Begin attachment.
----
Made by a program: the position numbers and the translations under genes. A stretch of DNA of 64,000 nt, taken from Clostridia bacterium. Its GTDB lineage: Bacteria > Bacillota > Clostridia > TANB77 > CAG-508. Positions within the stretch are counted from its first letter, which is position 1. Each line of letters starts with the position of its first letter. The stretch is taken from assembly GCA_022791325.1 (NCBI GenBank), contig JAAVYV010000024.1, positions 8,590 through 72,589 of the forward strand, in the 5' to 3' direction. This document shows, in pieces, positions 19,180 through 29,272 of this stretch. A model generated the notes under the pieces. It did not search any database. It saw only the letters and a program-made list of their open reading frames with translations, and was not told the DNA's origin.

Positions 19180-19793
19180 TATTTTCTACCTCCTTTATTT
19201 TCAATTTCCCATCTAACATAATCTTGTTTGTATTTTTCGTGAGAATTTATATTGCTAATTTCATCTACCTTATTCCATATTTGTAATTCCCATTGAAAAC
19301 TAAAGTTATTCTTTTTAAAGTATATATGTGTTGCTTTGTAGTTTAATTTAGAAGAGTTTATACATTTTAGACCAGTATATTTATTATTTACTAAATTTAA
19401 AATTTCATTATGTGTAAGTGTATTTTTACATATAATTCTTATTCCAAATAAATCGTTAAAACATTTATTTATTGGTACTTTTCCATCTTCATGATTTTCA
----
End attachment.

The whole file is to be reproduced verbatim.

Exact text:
Made by a program: the position numbers and the translations under genes. A stretch of DNA of 64,000 nt, taken from Clostridia bacterium. Its GTDB lineage: Bacteria > Bacillota > Clostridia > TANB77 > CAG-508. Positions within the stretch are counted from its first letter, which is position 1. Each line of letters starts with the position of its first letter. The stretch is taken from assembly GCA_022791325.1 (NCBI GenBank), contig JAAVYV010000024.1, positions 8,590 through 72,589 of the forward strand, in the 5' to 3' direction. This document shows, in pieces, positions 19,180 through 29,272 of this stretch. A model generated the notes under the pieces. It did not search any database. It saw only the letters and a program-made list of their open reading frames with translations, and was not told the DNA's origin.

Positions 19180-19793
19180 TATTTTCTACCTCCTTTATTT
19201 TCAATTTCCCATCTAACATAATCTTGTTTGTATTTTTCGTGAGAATTTATATTGCTAATTTCATCTACCTTATTCCATATTTGTAATTCCCATTGAAAAC
19301 TAAAGTTATTCTTTTTAAAGTATATATGTGTTGCTTTGTAGTTTAATTTAGAAGAGTTTATACATTTTAGACCAGTATATTTATTATTTACTAAATTTAA
19401 AATTTCATTATGTGTAAGTGTATTTTTACATATAATTCTTATTCCAAATAAATCGTTAAAACATTTATTTATTGGTACTTTTCCATCTTCATGATTTTCA